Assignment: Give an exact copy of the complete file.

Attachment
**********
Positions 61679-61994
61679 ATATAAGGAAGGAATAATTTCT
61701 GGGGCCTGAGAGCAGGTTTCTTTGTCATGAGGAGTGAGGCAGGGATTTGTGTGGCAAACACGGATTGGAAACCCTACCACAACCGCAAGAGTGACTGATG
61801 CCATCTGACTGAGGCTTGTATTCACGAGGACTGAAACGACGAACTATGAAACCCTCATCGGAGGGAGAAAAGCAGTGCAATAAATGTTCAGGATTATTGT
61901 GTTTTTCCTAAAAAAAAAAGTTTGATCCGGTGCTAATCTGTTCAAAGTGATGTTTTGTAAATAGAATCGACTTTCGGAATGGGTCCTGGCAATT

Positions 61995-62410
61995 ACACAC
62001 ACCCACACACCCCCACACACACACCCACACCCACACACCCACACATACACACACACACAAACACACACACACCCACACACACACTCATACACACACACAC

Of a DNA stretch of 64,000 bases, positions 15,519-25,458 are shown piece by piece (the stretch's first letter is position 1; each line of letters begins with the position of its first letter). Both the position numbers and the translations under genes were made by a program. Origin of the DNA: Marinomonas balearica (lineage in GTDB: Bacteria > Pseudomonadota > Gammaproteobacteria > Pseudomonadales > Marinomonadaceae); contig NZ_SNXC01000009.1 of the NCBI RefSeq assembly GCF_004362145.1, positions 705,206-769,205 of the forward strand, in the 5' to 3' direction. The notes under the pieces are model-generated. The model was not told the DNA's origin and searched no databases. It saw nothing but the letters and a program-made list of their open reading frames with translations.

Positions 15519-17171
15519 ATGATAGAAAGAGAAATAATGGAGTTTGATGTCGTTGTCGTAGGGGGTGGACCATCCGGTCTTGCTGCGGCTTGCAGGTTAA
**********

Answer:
Positions 61679-61994
61679 ATATAAGGAAGGAATAATTTCT
61701 GGGGCCTGAGAGCAGGTTTCTTTGTCATGAGGAGTGAGGCAGGGATTTGTGTGGCAAACACGGATTGGAAACCCTACCACAACCGCAAGAGTGACTGATG
61801 CCATCTGACTGAGGCTTGTATTCACGAGGACTGAAACGACGAACTATGAAACCCTCATCGGAGGGAGAAAAGCAGTGCAATAAATGTTCAGGATTATTGT
61901 GTTTTTCCTAAAAAAAAAAGTTTGATCCGGTGCTAATCTGTTCAAAGTGATGTTTTGTAAATAGAATCGACTTTCGGAATGGGTCCTGGCAATT

Positions 61995-62410
61995 ACACAC
62001 ACCCACACACCCCCACACACACACCCACACCCACACACCCACACATACACACACACACAAACACACACACACCCACACACACACTCATACACACACACAC

Of a DNA stretch of 64,000 bases, positions 15,519-25,458 are shown piece by piece (the stretch's first letter is position 1; each line of letters begins with the position of its first letter). Both the position numbers and the translations under genes were made by a program. Origin of the DNA: Marinomonas balearica (lineage in GTDB: Bacteria > Pseudomonadota > Gammaproteobacteria > Pseudomonadales > Marinomonadaceae); contig NZ_SNXC01000009.1 of the NCBI RefSeq assembly GCF_004362145.1, positions 705,206-769,205 of the forward strand, in the 5' to 3' direction. The notes under the pieces are model-generated. The model was not told the DNA's origin and searched no databases. It saw nothing but the letters and a program-made list of their open reading frames with translations.

Positions 15519-17171
15519 ATGATAGAAAGAGAAATAATGGAGTTTGATGTCGTTGTCGTAGGGGGTGGACCATCCGGTCTTGCTGCGGCTTGCAGGTTAA